"Kill The Messenger": New Book Examines How the Media Has Perpetuated Both Good and Evil
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Maria Armoudian’s Kill the Messenger offers an unflinching look at media’s enormous capacity to shape the world…for better or worse. Much of the book’s power comes from the detailed examination of the latter: Armoudian reviews the work of journalists working in some of the most disheartening moments of 20th Century history. Her creatively constructed and fast moving narrative sketches how civil society gave way to nightmare genocide in Germany, Bosnia and Rwanda—and then, case by case, shows how murderous hatred of “the other” was encouraged, amplified and legitimated by the media.
The horrors that human society is capable of inflicting upon itself are many, but it is striking how easily these three disasters seemed to come out of nowhere, how decades of coexistence and community so easily gave way to mass murder and generalized inhumanity. Armoudian’s initial task is to explore both how this became possible in general, and how the media contributed to the transformation in particular—how a message and the `frame’ it propagated shaped the attitudes and discourse that helped drive prejudice and suspicion to dehumanization and mass murder.
(Armoudian also asks us to reflect upon our own contemporary media landscape—riven as it is with simplistic narratives of good and evil, conspiratorial enemies and righteous allegiances. We dismiss at our peril the antics of right-wing radio and television commentators as they vie with each other in outlandish denunciations of a hypothetical liberal agenda to turn the nation into a state-driven “socialist” nightmare. Irrationality, channeled and amplified by the media, is a potent historical force: A 2010 poll Armoudian cites informs us that 14% now genuinely believe Obama may be “the anti-Christ.” Given the evidence she marshals in the first half of her book it is naïve to believe that the impact of radio and television in particular can be easily brushed aside. “It can’t happen here” may be a comforting thought, but Kill the Messenger strongly suggests that it is not an informed one.)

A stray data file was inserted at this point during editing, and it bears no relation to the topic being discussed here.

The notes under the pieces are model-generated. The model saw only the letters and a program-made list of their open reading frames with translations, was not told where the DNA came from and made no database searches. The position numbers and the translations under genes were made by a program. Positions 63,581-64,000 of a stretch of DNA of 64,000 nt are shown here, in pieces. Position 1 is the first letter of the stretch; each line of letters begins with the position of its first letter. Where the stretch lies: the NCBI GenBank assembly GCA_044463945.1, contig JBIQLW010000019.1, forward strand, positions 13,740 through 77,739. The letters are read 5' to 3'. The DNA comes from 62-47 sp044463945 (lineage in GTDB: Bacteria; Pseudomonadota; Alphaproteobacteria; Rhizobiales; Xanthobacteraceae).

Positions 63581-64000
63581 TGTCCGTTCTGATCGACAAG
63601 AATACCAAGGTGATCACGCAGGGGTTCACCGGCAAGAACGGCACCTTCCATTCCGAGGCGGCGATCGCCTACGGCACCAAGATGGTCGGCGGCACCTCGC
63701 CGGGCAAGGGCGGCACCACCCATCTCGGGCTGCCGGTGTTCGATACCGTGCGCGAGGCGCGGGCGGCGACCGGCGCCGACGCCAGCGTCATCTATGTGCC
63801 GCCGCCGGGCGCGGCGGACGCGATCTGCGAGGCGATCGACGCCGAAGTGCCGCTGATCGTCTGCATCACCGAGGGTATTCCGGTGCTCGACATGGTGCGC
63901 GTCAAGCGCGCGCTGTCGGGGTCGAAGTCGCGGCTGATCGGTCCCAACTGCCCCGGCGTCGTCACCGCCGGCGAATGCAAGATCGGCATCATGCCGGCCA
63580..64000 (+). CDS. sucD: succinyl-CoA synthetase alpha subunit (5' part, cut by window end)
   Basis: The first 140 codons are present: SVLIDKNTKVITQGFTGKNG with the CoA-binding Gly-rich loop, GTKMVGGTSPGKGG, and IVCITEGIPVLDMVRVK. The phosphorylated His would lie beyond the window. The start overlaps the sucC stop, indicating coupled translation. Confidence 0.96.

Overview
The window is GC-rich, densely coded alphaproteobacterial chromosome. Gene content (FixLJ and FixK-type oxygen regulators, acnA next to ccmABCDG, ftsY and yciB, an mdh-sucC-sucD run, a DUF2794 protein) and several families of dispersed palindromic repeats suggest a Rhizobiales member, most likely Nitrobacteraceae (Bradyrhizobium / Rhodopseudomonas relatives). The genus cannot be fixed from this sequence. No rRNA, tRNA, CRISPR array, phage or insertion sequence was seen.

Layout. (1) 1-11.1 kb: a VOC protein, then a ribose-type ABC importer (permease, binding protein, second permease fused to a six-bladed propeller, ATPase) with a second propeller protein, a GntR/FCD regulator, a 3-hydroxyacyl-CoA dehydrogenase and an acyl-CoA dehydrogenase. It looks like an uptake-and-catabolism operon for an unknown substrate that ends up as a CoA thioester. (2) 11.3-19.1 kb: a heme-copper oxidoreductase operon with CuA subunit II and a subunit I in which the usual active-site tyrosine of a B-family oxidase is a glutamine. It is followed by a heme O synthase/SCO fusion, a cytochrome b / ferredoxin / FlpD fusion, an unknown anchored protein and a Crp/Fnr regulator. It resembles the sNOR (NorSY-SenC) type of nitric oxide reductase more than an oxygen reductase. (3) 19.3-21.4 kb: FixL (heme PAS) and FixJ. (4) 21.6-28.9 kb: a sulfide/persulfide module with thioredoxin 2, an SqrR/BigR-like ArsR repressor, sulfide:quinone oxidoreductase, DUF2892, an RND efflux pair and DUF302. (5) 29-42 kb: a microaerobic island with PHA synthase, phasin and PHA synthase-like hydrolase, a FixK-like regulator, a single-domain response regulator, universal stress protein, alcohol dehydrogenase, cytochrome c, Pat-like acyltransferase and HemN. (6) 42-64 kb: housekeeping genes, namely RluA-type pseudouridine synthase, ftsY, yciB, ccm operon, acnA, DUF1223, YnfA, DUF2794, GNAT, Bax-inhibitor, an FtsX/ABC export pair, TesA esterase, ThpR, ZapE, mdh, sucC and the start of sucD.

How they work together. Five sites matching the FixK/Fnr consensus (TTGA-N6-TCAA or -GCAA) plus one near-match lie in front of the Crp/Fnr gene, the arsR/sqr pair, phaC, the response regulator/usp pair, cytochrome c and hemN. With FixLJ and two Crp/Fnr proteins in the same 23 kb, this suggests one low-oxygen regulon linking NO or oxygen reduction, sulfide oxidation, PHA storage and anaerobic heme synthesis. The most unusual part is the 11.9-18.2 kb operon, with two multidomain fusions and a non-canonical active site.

Had Armoudian simply driven home the message that media, far from being secondary or ephemeral, has the independent power to contribute significantly to the emergence of unimaginable horrors, her book would have made an important contribution. The particular strength of the effort, however, is that it seeks, and succeeds, in doing more. Armoudian explains in the Preface that she wanted to demonstrate “two things: first, how deeply the media can affect our lives—for good or bad—and second, now more than ever, it is vital to create, empower and support responsible media that educate, explain, and elevate, and to discard those approaches that merely blame, deprecate and divide.”
In the remainder of the book Armoudian turns her attention to surprising moments when—often in the face of seemingly insurmountable odds, as well as danger—journalists helped to re-establish community and to break developing cycles of violence. The compelling example here is Burundi—a nation split along similar ethnic lines as neighboring Rwanda, and faced with potentially equally unstable political dangers. In Rwanda the media exacerbated tensions and incited the population to violence. While Burundi did not escape unscathed, it managed to avoid the inhuman levels of inter-ethnic violence that tore its neighbor apart. Part of the success, Armoudian argues, was due to the efforts of journalists who consciously and courageously used media as a tool to help hold a frayed national community together.
Rwanda’s outrageous Radio Téleévision Libre des Mille Collines famously and insidiously built popular support for genocidal violence—including broadcasts that called openly for extermination. Counterposed to this was the work of journalists at Studio Ijambo in Burundi. Armoudian’s engaging report of the creative work of this group offers a modern example of media’s power to help pull a nation back from the brink of potential disaster.